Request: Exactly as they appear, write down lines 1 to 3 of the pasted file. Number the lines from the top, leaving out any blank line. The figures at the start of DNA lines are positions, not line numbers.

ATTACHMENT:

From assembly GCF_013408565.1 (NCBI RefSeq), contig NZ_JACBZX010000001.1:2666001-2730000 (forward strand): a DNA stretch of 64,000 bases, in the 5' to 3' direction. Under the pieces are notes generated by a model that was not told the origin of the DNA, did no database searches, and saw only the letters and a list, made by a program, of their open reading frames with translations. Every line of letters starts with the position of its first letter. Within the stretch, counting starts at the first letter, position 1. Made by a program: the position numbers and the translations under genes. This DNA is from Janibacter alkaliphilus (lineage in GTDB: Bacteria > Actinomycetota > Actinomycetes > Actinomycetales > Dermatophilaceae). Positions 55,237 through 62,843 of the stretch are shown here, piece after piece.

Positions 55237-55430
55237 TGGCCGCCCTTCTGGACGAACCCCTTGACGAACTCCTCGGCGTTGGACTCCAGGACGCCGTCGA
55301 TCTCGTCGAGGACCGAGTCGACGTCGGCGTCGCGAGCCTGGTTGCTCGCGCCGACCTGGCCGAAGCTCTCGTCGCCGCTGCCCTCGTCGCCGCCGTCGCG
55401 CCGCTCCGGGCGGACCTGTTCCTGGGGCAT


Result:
From assembly GCF_013408565.1 (NCBI RefSeq), contig NZ_JACBZX010000001.1:2666001-2730000 (forward strand): a DNA stretch of 64,000 bases, in the 5' to 3' direction. Under the pieces are notes generated by a model that was not told the origin of the DNA, did no database searches, and saw only the letters and a list, made by a program, of their open reading frames with translations. Every line of letters starts with the position of its first letter. Within the stretch, counting starts at the first letter, position 1. Made by a program: the position numbers and the translations under genes. This DNA is from Janibacter alkaliphilus (lineage in GTDB: Bacteria > Actinomycetota > Actinomycetes > Actinomycetales > Dermatophilaceae). Positions 55,237 through 62,843 of the stretch are shown here, piece after piece.

Positions 55237-55430
55237 TGGCCGCCCTTCTGGACGAACCCCTTGACGAACTCCTCGGCGTTGGACTCCAGGACGCCGTCGA